Meeting in England

The memorial for Norwegian wartime sailors at Stavern, Norway
We'll meet in England was going to be included as part of last year's re-read challenge. I didn't get around to it so it's become a useful addition to the 666 Challenge instead. I first read this childrens' novel when I was at school, and enjoyed it immensely. 30 years on, I still enjoy it although I'm sure that a good dose of nostalgia probably contributed to this.

The story, written in 1942, tells how two Norwegian children escape from Nazi-occupied Norway and sail to England evading Nazis en route and rescuing castaway airmen. It's a fun adventure story with some decent characterisation of the children. The best writing is reserved for the scenes that take place at sea. I suspect that Kitty Barne, the author, was probably a keen sailor as the sea-crossing has a real vitality to it.

Kitty Barne also worked extensively during the war with child evacuees, and her sympathy for children and their plight in war torn Europe is clear. It is not however altogether a comfortable read. Writing in 1942 Barne was well aware of what life was like living in a country which was coming under regular nightly bombardment from Nazi forces. She was also sympathetic and had some understanding of what the Nazis were doing in Europe; concentration camps, for instance, are mentioned. She however could have had no comprehension of the true impact of Nazism on Europe so even the mention of concentration camps is treated in quite a light-hearted way. And although there are occasional comments about worries Rudy and Hertha (the two children at the centre of the story) have about family left behind in Norway, this is generally treated as not that important.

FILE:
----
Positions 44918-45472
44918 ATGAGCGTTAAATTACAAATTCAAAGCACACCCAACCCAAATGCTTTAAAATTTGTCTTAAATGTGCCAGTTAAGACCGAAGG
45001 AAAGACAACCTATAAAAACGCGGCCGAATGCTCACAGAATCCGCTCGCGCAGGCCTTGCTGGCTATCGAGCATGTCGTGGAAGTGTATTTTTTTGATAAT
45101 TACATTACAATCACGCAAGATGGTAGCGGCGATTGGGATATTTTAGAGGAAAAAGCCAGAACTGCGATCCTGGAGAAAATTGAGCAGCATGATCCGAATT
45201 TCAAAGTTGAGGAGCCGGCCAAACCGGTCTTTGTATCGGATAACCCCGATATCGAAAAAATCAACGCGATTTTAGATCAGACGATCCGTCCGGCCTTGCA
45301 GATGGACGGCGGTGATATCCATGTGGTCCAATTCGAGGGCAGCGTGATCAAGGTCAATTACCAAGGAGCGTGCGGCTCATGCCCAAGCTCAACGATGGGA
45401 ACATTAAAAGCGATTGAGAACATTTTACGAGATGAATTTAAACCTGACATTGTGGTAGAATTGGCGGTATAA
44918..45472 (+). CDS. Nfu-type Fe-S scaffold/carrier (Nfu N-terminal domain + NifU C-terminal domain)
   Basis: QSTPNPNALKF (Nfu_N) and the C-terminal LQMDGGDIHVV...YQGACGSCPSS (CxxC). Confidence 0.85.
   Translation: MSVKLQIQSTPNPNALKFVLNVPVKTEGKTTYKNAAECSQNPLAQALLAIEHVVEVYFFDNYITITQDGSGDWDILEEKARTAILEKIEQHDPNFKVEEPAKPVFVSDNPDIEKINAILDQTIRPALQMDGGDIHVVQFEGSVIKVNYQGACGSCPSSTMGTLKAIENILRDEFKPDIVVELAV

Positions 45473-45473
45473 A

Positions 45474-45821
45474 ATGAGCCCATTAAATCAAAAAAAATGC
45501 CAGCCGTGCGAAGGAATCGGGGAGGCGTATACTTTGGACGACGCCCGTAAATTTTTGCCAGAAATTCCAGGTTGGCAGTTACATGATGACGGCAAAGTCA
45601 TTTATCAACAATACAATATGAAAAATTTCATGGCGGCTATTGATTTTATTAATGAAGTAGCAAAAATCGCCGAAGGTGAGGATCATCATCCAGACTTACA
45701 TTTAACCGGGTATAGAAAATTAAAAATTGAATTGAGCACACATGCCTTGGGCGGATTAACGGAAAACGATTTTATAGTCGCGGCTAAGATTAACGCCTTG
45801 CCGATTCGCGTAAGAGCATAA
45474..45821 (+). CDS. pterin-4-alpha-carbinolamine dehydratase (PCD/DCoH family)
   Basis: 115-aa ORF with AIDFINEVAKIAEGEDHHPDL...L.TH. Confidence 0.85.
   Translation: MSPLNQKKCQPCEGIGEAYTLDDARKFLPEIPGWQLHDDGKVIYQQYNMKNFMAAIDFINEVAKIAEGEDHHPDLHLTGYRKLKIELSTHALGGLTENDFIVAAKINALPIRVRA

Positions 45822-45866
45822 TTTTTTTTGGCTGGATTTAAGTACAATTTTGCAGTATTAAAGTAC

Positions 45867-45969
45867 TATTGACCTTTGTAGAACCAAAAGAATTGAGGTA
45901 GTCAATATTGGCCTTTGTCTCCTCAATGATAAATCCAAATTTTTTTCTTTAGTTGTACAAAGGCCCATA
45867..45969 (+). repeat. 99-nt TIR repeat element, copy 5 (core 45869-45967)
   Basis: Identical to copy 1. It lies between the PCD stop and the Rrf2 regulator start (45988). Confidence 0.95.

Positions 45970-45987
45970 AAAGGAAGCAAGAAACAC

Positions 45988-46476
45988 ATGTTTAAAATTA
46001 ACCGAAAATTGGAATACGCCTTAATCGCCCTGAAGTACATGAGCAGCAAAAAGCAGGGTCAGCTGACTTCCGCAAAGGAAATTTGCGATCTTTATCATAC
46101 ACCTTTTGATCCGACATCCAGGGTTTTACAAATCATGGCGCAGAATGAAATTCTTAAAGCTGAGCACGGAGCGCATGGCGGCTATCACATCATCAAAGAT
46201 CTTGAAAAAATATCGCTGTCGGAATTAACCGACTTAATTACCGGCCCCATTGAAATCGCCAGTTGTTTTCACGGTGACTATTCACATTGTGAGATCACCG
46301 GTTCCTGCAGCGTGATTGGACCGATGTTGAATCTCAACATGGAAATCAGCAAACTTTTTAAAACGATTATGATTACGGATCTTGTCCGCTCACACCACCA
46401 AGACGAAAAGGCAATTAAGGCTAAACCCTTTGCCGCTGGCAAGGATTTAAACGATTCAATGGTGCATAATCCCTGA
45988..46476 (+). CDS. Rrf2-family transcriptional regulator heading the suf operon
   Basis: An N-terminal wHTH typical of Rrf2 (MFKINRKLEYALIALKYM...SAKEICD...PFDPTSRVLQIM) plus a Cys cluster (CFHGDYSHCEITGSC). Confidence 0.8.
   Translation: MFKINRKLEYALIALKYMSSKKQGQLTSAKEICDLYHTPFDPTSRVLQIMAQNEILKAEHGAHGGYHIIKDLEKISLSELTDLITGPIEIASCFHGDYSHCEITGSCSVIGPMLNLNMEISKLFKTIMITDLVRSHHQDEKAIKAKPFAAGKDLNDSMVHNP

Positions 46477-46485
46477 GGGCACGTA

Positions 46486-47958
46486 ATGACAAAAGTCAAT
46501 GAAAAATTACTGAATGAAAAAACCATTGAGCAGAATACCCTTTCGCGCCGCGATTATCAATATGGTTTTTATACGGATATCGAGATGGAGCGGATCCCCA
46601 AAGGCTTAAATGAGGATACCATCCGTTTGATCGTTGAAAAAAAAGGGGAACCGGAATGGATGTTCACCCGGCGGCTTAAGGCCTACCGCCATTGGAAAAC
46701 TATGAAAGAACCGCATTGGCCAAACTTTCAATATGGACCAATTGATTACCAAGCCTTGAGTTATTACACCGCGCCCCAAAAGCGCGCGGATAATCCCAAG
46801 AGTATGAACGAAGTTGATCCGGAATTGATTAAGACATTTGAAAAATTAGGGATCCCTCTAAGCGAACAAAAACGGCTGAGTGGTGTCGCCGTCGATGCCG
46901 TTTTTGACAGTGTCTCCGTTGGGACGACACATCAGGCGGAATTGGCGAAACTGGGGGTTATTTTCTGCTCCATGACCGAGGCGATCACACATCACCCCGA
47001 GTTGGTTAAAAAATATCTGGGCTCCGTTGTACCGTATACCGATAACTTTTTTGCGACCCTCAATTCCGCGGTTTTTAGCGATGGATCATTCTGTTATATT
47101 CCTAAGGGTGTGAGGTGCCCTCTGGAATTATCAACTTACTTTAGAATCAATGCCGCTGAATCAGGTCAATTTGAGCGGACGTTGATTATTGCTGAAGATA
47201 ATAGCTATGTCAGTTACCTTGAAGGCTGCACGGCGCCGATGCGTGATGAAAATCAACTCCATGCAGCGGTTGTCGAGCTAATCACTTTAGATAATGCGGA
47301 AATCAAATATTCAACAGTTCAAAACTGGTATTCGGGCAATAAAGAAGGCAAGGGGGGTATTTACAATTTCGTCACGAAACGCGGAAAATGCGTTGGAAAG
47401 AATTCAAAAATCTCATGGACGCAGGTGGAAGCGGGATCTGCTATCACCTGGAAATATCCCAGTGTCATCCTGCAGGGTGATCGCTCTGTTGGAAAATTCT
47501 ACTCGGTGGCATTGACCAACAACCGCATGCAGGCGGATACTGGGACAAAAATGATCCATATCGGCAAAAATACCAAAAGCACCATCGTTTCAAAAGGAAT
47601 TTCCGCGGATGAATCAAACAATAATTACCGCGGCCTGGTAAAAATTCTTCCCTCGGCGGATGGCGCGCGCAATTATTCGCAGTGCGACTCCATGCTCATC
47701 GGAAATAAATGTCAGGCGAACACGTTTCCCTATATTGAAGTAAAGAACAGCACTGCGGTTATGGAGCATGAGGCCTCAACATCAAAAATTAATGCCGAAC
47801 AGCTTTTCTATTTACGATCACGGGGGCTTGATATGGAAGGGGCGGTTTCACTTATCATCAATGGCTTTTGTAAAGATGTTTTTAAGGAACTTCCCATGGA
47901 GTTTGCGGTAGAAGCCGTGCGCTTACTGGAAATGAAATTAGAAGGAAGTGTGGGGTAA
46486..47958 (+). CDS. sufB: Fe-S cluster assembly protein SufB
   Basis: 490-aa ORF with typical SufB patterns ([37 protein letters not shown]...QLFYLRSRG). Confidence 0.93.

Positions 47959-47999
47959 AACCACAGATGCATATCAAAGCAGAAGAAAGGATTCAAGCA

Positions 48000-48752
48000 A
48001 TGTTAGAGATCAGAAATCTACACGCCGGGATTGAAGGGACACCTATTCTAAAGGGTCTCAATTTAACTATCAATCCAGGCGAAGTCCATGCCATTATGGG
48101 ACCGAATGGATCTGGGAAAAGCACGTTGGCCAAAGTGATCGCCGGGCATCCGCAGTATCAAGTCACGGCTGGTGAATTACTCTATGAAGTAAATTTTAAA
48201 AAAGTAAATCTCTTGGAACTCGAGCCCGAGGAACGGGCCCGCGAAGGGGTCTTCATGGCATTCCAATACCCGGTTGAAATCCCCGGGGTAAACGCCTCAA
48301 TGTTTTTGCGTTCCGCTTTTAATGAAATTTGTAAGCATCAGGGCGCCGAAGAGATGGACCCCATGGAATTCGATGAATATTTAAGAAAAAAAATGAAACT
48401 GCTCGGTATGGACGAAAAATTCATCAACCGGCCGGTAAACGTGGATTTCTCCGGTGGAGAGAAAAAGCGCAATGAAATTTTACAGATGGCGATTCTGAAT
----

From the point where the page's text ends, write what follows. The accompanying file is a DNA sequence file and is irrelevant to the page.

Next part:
It's a strangely innocent tale, and I suspect might have been written quite differently if it had been written in 1945 rather than 1942. So, an enjoyable tale, but an odd contrast to other books set in wartime such as Ian Serraillier's Silver Sword or Johanna Reiss' The Upstairs Room.


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